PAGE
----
The Court noted that the issue of publication is separate to the question of whether the publication carries a defamatory meaning. While both are elements of the tort, the answer to the question of whether a person publishes a matter cannot depend on whether the matter also carries a defamatory meaning.
An inaccurate removal request
The Court also rejected Google's argument that it should not have been held to have been a publisher of the Underworld article after it received the removal request, due to the inaccuracies in that request.
"Notwithstanding the inaccuracies in the Removal Request, we see no error in the judge’s conclusion that Google became a publisher of the Underworld article seven days after it received the notification. The Removal Request put Google on notice that its search engine, when used to search the term ‘george defteros’, was returning results containing the URL of the Underworld article. Google had the capacity to alter subsequent search results by blocking this URL. It chose not to do so. Thus, a reasonable time after it received notification, in accordance with the authorities to which we have already referred, it became a publisher of the Underworld article."
Google because a publisher seven days after it received the removal request, based on Google's own evidence that it could consider and respond to a removal request within one week. It therefore had the capacity to alter subsequent search results involving defamatory links by blocking a URL within that timeframe. It became a publisher because it chose not to do so within a reasonable period of notification.
Innocent dissemination vs a removal request
Since Google was a secondary or subordinate publisher of the Underworld article and other material, it could not be liable for the publications until it had notice that its search engine was returning results that included the images and hyperlinks to the articles about which Mr Defteros made complaint.
However, the consequence of the notification finding meant that an innocent dissemination defence was not available to it after a reasonable time had passed (seven days in this case) for Google to consider the notice given to it on behalf of Mr Defteros and remove the URL from its future search results.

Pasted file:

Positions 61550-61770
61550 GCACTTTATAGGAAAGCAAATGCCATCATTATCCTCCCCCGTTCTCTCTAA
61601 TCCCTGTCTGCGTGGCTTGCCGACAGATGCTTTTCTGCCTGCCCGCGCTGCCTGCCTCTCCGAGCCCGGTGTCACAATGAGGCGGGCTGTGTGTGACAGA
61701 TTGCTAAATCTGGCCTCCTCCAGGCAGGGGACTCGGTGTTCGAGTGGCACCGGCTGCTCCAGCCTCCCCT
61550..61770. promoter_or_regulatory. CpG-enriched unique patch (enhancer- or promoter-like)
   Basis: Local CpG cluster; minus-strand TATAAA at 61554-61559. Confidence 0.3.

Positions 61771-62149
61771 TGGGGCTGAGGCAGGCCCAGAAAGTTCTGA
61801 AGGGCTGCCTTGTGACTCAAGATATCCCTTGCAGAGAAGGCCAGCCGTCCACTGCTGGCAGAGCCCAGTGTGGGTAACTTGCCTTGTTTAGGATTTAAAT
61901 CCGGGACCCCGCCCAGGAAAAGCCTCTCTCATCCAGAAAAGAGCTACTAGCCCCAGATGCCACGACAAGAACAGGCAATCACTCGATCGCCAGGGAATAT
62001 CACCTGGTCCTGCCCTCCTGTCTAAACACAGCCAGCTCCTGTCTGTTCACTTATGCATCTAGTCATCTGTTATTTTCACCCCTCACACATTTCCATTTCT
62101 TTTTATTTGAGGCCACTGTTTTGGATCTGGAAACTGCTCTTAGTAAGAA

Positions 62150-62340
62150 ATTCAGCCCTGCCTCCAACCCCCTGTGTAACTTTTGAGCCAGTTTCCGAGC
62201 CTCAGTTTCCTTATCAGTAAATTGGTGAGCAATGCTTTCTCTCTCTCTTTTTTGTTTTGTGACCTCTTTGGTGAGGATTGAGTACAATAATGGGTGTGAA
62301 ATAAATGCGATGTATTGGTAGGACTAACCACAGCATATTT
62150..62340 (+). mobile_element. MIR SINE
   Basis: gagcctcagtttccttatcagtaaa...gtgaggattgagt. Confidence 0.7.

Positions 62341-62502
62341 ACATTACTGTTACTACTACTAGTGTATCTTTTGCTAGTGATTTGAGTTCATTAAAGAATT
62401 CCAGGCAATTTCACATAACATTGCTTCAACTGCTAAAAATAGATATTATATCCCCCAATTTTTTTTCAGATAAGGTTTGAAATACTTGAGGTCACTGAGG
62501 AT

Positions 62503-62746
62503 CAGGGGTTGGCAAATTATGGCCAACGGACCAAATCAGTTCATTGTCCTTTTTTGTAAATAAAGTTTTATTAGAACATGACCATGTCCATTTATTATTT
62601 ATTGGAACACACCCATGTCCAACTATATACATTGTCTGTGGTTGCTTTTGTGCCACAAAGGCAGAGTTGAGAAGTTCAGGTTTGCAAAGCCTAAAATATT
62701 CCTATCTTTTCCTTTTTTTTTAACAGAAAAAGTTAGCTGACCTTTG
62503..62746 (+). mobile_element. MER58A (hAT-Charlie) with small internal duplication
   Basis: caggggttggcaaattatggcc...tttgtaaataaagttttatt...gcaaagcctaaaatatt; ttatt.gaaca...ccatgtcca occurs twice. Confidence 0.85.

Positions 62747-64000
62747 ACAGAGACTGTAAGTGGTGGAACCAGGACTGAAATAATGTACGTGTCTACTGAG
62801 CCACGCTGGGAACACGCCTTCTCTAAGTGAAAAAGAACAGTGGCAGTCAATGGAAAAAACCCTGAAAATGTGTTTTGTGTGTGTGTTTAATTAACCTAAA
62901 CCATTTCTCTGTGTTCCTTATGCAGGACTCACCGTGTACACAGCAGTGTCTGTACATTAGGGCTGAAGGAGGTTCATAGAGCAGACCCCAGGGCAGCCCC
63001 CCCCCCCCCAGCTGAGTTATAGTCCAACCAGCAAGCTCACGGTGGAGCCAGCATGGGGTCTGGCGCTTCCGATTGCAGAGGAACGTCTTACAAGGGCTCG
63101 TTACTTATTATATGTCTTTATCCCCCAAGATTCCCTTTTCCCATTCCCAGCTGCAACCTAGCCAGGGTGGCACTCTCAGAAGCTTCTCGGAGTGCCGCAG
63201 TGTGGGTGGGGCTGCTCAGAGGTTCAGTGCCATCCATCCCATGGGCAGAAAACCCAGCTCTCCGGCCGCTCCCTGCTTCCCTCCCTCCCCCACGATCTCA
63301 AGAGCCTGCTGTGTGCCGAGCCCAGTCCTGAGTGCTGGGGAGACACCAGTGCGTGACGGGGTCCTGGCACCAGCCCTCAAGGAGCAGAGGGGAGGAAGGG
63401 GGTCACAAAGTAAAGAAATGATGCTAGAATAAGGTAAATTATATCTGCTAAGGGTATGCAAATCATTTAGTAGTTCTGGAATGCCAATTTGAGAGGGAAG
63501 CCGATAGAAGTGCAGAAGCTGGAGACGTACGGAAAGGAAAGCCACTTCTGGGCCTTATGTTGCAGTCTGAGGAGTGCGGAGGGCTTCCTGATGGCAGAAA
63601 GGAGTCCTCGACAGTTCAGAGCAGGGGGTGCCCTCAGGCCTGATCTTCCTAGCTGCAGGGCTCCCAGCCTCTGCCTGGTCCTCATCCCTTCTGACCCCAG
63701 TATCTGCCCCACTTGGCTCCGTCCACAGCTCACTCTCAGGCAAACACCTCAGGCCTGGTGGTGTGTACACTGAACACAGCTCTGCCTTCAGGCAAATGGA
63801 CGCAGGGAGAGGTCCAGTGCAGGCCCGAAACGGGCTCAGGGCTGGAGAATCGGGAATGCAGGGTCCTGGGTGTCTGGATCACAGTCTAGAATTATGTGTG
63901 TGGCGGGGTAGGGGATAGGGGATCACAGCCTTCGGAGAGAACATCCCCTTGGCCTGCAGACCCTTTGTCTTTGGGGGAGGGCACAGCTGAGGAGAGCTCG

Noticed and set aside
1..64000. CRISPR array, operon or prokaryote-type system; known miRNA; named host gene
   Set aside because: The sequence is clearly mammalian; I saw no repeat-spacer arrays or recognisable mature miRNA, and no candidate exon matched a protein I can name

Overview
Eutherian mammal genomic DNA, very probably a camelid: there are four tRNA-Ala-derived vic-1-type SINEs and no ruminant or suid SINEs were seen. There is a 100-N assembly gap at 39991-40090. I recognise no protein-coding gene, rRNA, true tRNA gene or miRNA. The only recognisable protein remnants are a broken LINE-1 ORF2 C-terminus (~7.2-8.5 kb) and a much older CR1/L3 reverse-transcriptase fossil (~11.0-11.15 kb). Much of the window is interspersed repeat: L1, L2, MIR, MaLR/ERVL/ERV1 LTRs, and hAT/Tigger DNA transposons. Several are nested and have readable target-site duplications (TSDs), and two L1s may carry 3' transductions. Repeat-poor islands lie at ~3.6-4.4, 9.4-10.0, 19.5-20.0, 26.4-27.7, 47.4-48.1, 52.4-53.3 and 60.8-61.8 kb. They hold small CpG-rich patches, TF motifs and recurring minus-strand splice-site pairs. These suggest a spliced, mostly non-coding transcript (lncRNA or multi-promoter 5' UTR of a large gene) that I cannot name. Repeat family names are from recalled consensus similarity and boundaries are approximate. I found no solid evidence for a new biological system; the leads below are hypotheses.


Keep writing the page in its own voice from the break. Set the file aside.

The Court of Appeal noted that:
- the innocent dissemination defence is designed to protect the position of persons who have no practical ability to control and supervise the material published by them;
- the key question was whether Google knew, or ought to have known of the defamatory material contained in the publications;
- the defence is directed to the publisher's knowledge or capacity to have the knowledge of the defamatory content of the material contained in the relevant publication;
- it is irrelevant whether or not a subordinate publisher (such as Google) is able to assess whether the particular content was true or not.
The Court reiterated that:
"The question is not whether Google knows or had the means of knowing that it might have a defence to an action brought against it in respect of the defamatory material contained in the matters published by it. Rather, as we have emphasised, the key question is whether Google knew, or ought to have known, of the defamatory material contained in the publications."[emphasis added]
The Court found that the removal request (even though it contained some grossly inaccurate information) was sufficient to identify the article that was complained of which contained defamatory material, and therefor to provide Google with the requisite knowledge that the Underworld article it published was defamatory of Mr Defteros.
Google sought to submit that a defence of qualified privilege was available to it because its provision of search results to users was for the "common convenience and welfare of society". Freedom of speech would be suppressed, it claimed, if its users with a legitimate interest in a subject were not able to readily locate content about the subject online.
The trial judge had found that while Google provided a service to its users, the evidence did not establish it did so as a matter of legal, social or moral duty. Further, the automated interaction that occurred with a Google search did not give rise to a community of interest between the user and Google – thereby denying a qualified privileged claim.
The Court of Appeal noted that the Underworld article was published to only a small number of people who accessed it out of "idle interest or curiosity". On that basis, the question surrounding the defence of qualified privilege at common law answered itself. That is because the fact a recipient of defamatory material seeks it out because it is interesting or thought-provoking is insufficient to constitute the requisite interest required to found the common law defence.